November 18, 2018 5:31 pm
Updated: November 18, 2018 6:18 pm

Investigation into suspected vandalism of Canadian Coast Guard vessel continues

Officials have responded to the incident involving CCGS Corporal McLaren at the Canadian Maritime Engineering shipyard in Sambro, N.S.

Source: Canadian Coast Guard
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The spokesman for a Halifax-area shipyard says he’s optimistic about the cleanup process after a Canadian Coast Guard ship was the target of what police suspect was an act of vandalism Friday night.

The ship, CCGS Corporal McLaren, was at the Canadian Maritime Engineering shipyard in Sambro Head, N.S., for scheduled maintenance. It was discovered on its side in the water Saturday morning, after being released from its secured cradle and sliding down a slip at the shipyard.

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Halifax Regional Police said the slip had been damaged, and a shipyard employee reported that a cable on the ship’s cradle and an additional safety cable had been cut clean through.

As police continue to investigate, Ray Gallant, vice president of operations with Canadian Maritime Engineering, said the shipyard will get to work on returning the vessel to an upright position – something he hopes to have accomplished sometime this week.

READ MORE: Waterlogged Coast Guard ship now being investigated as suspected vandalism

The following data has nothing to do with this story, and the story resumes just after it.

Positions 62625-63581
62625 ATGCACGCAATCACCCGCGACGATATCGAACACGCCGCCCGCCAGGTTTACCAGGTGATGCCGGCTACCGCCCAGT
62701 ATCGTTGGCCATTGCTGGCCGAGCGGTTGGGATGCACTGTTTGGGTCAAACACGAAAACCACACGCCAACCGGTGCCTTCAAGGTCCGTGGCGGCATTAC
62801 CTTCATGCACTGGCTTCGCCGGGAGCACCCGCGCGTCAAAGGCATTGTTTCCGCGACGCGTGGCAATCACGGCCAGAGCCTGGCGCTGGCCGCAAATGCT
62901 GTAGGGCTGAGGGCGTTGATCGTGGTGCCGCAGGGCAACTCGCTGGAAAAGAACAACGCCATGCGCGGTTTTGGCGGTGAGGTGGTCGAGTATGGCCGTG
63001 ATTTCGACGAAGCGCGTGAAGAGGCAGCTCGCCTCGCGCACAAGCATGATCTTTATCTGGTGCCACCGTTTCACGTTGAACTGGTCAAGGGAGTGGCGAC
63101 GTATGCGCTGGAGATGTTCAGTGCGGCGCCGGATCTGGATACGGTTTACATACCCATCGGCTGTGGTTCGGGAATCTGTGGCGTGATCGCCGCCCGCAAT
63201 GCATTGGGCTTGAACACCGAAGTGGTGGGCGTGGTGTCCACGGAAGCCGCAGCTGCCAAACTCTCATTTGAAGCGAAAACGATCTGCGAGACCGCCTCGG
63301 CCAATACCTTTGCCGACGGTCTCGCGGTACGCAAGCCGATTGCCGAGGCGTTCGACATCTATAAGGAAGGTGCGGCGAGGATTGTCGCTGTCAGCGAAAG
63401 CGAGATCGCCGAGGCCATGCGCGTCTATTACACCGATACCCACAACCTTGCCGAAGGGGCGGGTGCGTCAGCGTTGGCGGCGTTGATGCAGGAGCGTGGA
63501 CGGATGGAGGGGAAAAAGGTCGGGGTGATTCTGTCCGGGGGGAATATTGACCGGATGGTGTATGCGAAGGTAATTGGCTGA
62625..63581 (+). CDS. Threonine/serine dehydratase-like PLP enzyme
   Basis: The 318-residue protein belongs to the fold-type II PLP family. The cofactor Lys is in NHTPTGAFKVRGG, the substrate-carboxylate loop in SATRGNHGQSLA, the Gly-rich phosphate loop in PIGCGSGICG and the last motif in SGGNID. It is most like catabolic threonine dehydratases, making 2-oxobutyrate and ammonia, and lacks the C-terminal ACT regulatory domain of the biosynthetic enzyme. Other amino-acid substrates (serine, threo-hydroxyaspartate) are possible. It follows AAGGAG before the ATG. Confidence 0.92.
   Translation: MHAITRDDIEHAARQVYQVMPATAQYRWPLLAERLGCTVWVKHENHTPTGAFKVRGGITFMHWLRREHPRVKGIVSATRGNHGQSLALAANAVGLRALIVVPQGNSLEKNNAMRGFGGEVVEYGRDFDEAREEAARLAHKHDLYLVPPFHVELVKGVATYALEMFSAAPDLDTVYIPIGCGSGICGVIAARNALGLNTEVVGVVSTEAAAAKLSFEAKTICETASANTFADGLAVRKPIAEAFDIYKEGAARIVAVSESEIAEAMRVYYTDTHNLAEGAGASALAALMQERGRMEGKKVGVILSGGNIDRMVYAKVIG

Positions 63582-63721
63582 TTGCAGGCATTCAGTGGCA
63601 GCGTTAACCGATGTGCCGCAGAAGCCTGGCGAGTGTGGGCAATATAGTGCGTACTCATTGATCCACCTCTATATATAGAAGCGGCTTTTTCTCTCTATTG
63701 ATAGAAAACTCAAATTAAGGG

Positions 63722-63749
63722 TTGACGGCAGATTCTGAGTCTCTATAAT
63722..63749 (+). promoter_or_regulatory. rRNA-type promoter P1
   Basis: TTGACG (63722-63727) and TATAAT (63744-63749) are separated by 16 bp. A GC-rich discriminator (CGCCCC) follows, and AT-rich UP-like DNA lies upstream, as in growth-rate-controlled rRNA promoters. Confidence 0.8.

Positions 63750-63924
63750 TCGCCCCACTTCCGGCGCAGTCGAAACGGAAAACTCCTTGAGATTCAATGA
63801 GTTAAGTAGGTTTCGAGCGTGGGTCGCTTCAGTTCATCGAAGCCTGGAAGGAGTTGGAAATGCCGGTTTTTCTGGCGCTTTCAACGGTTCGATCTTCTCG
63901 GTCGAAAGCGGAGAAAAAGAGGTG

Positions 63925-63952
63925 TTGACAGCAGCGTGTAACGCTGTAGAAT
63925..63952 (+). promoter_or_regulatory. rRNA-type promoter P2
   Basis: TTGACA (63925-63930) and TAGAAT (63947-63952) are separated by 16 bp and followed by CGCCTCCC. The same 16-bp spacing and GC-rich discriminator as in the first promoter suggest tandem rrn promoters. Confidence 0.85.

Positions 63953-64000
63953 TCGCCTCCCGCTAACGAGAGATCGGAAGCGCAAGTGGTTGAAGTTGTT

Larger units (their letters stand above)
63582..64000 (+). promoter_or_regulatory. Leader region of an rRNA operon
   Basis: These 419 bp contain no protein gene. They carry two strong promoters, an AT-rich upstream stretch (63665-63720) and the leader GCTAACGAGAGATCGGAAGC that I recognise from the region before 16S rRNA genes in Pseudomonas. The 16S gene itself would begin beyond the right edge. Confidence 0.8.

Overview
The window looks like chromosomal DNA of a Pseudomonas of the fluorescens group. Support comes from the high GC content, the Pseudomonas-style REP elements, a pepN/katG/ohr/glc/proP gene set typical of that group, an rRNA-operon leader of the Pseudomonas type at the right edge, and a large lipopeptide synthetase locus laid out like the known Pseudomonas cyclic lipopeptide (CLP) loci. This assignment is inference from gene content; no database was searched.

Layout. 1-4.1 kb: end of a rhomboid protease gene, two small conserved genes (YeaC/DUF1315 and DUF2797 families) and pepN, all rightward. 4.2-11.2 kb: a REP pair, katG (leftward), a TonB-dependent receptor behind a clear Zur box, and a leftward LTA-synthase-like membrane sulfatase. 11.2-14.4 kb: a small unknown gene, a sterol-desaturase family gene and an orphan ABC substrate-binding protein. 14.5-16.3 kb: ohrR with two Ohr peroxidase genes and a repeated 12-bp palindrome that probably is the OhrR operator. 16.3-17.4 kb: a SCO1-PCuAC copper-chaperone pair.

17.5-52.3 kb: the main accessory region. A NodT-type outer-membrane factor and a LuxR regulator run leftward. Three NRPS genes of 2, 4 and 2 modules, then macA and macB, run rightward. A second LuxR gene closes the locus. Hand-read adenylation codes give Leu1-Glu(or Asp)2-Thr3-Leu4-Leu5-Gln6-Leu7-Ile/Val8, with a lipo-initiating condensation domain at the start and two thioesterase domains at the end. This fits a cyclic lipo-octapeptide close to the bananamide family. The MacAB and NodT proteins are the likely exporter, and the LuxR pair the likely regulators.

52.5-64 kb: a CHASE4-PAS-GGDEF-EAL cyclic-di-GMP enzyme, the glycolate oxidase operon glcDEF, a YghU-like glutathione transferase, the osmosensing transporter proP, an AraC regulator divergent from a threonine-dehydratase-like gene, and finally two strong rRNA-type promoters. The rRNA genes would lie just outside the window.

“In broad strokes, the vessel during the refit had some of its components removed for servicing and those are allowing the water to enter the vessel,” Gallant said Sunday.

“So the basic process is we will now seal those holes where the equipment was, and then once those holes are sealed, we will begin to de-water the vessel, which will allow it to re-float.”

In an email Sunday, Jocelyn Lubczuk, press secretary for the minister of Fisheries, Oceans and the Canadian Coast Guard, said efforts were underway to assess the damage to the ship.

“A containment boom has been put in place, and Coast Guard Atlantic Region has an Environmental Response team on site to monitor the situation,” she wrote.

Lubczuk said the coast guard and Canadian Maritime Engineering are working with Transport Canada, Environment and Climate Change Canada, and police throughout the investigation.

Meanwhile, Gallant said he’s grateful there were no serious environmental impacts or injuries that came out of the incident.

“As far as bad things happening, it’s proceeding quite well,” he said.

© 2018 The Canadian Press

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